On the 25th of January, Egyptian youth were at the forefront of the protest movement: from Alexandria to Aswan, from Cairo to Suez. They went down the streets to defy an authoritarian regime which had ruled Egypt since 1981. Thousands of young people faced tear gas and live ammunition during 18 days of protests, with an incredible courage. They took Tahrir square. The rest of the country followed their example. Eventually, they deposed the Pharaoh.
But Tahrir was only the beginning... Since Mubarak left, the army is ruling the country with an iron fist. Many are saying that nothing has changed. Though, a lot of young people are still fighting, hopeful. They have learned to say "No", and they look at themselves differently. A generation is born, the "Tahrir Generation".
Before the revolution, Egypt’s youth struggled to find a place in the society. Back then, being young meant existing in a state of permanent frustration. Waiting for a job, waiting for marriage, waiting for social justice and for democratic rights… A lot of young people had nothing to do but wait without focus.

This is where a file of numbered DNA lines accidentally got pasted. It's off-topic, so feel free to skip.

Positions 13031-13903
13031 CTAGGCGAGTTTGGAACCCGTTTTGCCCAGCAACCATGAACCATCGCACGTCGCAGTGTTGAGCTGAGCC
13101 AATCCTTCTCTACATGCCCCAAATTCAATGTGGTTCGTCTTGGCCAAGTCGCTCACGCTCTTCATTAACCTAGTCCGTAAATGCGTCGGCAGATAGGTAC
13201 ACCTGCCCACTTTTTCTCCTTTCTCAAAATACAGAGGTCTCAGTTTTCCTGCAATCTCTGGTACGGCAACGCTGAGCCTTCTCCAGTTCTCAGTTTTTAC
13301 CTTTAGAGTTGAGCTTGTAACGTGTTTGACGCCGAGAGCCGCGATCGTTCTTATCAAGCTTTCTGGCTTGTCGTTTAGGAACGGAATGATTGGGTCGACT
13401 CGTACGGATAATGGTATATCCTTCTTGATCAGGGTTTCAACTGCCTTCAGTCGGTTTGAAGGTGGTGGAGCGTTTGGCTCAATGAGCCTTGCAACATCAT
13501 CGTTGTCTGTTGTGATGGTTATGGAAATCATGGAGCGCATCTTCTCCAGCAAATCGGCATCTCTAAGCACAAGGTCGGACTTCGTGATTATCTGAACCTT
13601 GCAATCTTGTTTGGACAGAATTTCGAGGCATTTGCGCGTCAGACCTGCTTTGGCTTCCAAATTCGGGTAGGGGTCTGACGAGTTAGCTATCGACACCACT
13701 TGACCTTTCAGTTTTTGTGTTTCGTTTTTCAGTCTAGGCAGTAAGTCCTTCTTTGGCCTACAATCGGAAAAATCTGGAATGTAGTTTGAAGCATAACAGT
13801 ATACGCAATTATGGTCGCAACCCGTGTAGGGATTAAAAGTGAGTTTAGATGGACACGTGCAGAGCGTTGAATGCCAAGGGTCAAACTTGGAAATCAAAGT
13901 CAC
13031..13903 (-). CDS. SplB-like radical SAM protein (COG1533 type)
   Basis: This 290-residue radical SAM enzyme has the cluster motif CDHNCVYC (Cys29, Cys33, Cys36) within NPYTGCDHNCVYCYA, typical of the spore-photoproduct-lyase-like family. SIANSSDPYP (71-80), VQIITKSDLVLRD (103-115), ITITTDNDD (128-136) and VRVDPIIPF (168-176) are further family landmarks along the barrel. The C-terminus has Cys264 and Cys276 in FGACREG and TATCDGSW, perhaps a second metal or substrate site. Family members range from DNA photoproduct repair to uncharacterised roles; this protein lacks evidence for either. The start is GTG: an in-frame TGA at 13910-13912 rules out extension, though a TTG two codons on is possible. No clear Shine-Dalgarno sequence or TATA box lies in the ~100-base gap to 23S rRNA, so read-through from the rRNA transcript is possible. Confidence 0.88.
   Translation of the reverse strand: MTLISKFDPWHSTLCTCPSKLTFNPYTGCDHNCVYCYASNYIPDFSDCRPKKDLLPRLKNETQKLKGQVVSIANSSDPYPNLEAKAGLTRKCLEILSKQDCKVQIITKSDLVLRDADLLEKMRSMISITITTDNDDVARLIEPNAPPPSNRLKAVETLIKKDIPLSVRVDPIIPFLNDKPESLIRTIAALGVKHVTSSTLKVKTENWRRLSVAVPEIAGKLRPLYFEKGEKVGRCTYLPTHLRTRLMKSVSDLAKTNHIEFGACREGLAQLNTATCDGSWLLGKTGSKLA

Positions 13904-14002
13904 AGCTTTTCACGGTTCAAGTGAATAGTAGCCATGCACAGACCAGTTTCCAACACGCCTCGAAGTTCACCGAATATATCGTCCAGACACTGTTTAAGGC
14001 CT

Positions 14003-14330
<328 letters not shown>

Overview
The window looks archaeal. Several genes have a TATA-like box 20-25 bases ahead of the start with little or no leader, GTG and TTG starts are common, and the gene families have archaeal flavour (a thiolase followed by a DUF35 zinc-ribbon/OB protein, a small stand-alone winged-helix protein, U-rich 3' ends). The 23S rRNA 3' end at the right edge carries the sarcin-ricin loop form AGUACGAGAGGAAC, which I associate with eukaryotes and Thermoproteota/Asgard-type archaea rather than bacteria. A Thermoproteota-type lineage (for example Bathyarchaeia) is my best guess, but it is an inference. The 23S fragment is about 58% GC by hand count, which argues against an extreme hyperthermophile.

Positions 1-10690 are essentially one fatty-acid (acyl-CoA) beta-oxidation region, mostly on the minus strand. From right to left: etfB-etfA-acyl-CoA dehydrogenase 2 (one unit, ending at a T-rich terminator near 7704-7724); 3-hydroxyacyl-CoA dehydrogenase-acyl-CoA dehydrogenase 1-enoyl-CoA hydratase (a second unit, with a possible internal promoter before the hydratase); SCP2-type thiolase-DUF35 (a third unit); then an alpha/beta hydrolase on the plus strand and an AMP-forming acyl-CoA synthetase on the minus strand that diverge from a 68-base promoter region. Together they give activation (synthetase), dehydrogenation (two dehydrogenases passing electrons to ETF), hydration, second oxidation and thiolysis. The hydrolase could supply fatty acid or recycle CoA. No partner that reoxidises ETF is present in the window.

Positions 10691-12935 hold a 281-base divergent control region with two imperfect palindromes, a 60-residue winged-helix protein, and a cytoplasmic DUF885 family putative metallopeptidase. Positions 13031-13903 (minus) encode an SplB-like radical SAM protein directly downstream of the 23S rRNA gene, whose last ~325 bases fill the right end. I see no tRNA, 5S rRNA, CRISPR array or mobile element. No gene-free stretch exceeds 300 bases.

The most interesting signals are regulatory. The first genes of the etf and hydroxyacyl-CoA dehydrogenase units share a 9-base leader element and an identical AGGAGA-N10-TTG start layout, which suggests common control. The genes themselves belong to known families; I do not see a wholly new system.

From the activists of Cairo to the worker in Suez, from the Muslim Sister to the smuggler in Sinai, from the "ultras" to the Coptic students from Upper Egypt, we want to explore how they feel about the future of their country, and about their own lives.
Egyptians under 30 represent two thirds of the country's population. For the first time in 30 years, these youth have taken their destiny into their own hands, relegating the power-hungry older generations to the back seats. Months after the revolution, we want to understand what the revolution changed in their lives. What kind of society do they dream of? What does their ideal Egypt look like? What are their worries? Are they afraid or enthusiastic about the future?
With the revolution, Egyptian youth took a hold on their future. The issue now is whether they will manage to take on the role that they deserve in their new country.